THE BLOG
03/19/2011 01:01 pm ET | Updated May 25, 2011

Swimming with the Sharks

A sucker's rally? Or the kickoff of a new upswing in stock prices? That's Wall Street's $64,000 question following last week's spirited 9% Dow rally, the biggest weekly rise of the year. For some thoughts, here's what a bull and bear have to say. You choose!

From our bear, a Los Angeles day trader,: "You've got to be bonkers to swim in shark-infested waters, but it's widely happening -- no, not in the movies, but in real life -- on the financial front."

That's how he construes the rush by many investors to get back into the stock market during and following the rally. "The buyers are boobs," Lacey tells me. "They should go back to kindergarten and wear dunce caps because they're not just swimming with sharks; they're swimming with Jaws."

His contention is that the recent rally is irrational, given the current risky environment, and is little more than one of those fleeting and not unusual market sprints in an ongoing bear market. The risks still remain enormous, he says, pointing in particular to:

--A jobless population of 12.5 million -- and rising.

--A glut of nearly 20 million vacant homes -- and rising.

--A steadily weakening world-wide economy.

--The threat of a flood of earnings disappointments.

--A big increase in savings, rather than spending.

--A continuing credit freeze, with banks generally hoarding cash instead of lending it.

--Non-stop Congressional feuding over the Administration's proposed rescue plan for the economy and the ailing financial system, in turn raising questions about the viability of the effort.

Lacey figures it could take years to resolve these problems. It means, he says, that "it's way too soon for a renewed leap into stocks because common sense tells you the investment scene remains riddled with land mines." Based on this thinking, he believes "we'll see 5,000 in the Dow before we see 10,000."

Our bull, veteran San Francisco money manager Gary Wollin, one of those alleged "boobs," ridicules such thinking. He has just turned bullish for the first time in 16 months, and he's putting his money where his mouth is, having just completed a four-day buying spree during which he fattened his nearly $100 million stock portfolio through close to a $10 million purchase of the shares of eight companies. That, in turn, reduced the cash exposure in his portfolio from 25% to 15%.

"I just think it's time to slowly and carefully take a more constructive view of the market," he says. "Buy now and I think you'll be richer 6 to 12 months out."

On the face of it, a $10 million purchase, given the current approximate $7.5 trillion value of all common stocks, is hardly an imposing figure. Still, it's a sign of market confidence at a time when such confidence has been as conspicuous as a happy Republican.

Addressing himself to the recent rally, Wollin argues that "even if this isn't a market bottom, the market is bottoming." He notes that when you have bad news and stock prices go up in the face of it -- such as the recent downgrading of the credit rating of General Electric by Standard & Poor's Corp -- it's a sign of better days ahead.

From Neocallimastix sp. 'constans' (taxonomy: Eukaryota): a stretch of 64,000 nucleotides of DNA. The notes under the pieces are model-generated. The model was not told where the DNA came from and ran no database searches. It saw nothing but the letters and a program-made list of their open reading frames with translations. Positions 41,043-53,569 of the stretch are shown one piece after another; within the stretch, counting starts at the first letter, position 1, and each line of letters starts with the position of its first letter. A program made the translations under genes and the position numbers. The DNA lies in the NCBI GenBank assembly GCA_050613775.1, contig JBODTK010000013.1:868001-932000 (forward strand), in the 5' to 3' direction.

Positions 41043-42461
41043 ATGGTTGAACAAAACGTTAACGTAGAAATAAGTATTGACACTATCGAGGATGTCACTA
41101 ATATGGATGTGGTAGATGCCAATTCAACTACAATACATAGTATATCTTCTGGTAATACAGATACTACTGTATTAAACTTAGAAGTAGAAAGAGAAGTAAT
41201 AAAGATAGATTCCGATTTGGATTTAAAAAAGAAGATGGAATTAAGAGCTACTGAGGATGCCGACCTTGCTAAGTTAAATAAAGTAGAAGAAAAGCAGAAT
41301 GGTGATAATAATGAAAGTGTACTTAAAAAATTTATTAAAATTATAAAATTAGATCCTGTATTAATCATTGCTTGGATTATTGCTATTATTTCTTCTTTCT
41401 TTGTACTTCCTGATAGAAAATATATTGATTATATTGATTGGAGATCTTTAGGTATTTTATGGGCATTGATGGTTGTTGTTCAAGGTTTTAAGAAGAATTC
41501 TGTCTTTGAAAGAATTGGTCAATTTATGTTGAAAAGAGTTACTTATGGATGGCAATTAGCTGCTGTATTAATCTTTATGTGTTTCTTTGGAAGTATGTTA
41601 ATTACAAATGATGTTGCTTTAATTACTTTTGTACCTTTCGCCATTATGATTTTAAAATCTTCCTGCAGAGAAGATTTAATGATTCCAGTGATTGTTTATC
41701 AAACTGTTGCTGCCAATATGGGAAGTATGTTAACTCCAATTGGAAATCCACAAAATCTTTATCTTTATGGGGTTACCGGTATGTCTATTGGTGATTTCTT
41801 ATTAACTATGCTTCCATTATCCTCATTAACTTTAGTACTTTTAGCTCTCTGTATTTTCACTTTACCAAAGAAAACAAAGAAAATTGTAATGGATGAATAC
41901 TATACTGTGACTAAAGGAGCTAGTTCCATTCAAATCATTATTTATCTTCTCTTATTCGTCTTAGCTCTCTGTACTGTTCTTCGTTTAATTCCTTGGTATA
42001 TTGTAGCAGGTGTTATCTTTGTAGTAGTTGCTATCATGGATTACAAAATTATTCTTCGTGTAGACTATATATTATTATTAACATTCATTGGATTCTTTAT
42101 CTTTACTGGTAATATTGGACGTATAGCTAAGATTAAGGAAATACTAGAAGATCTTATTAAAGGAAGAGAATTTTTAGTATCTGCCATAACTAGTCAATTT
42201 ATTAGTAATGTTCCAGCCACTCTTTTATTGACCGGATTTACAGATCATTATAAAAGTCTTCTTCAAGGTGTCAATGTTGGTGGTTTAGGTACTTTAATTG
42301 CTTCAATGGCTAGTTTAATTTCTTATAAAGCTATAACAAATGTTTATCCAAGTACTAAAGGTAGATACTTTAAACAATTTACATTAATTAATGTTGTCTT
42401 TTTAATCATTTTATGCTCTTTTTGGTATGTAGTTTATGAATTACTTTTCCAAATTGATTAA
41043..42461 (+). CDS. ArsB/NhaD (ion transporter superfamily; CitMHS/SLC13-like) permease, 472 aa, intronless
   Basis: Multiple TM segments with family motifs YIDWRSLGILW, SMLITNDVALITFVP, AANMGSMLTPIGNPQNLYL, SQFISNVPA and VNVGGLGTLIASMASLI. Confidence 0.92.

Wollin is not oblivious to the risks, such as the ongoing chaos in the banking, credit and housing sectors, as well as the hefty decline in consumer spending and poor auto sales. There's still a lot to be worried about, he says, but he firmly believes all the bad news has already been baked into the process and that the market is likely to move higher over the next quarter or two as the economy continues to worsen. It's worth keeping in mind, he points out, that the Dow has already dropped about 50% from its October 2007 high of 14,164 to its recent low of 6,547.

Wollin's thinking, though he's no household name, should not be taken lightly, given his deft market timing. Indicative of this, he's been consistently bearish or cautious since he turned negative on stocks on November 30, 2007, when the Dow was trading at 13,311.

"I don't expect the Dow to go to a million overnight, but in 6 to 12 months I think it'll be at least 10% higher or maybe even 20%," he says. Though down both last year and this year with respective losses of 23% and 10%, Wollin's clients may take some solace out of the fact that they've done better than the overall market.

The eights stocks he bought during his buying spree -- which he describes as "the bluest of the blue and each of which has the muscle and wherewithal to survive" -- are Procter & Gamble, Johnson & Johnson, Triple M, ExxonMobil, Chevron and General Electric, U.S. Steel and Freeport McMoRan Copper and Gold. (It's worth noting, however, that GE bears abound, with some predicting a drop to below $5 a share).

Wollin views his eight purchases as market outperformers and rates each a potential 25% to 30% market gainer over the next 12 months.

On one point, both our bull and bear are in accord. They're both negative on the financial stocks, including the banks, which led last week's rally with a 34% gain. A lot of their earnings power is gone, Wollin observes, pointing to their exit from such businesses as mortgage financing and derivatives. Likewise, banks have become much more conservative in their lending. Lacey cites another widespread worry -- the "unknown extent of garbage assets on bank balance sheets." He, too, is also putting his money where his mouth is, having sold short (a bet stock prices will fall) a number of bank shares during the recent rally.

Meanwhile, holders of equity mutual funds seem obviously worried about the sharks. According to liquidity tracker TrimTabs Investment Research, which is bearish, the last two weeks showed a $28.5 billion outflow from such funds, $16.4 billion of which were from those based in the U.S.

DanDorDan@aol.com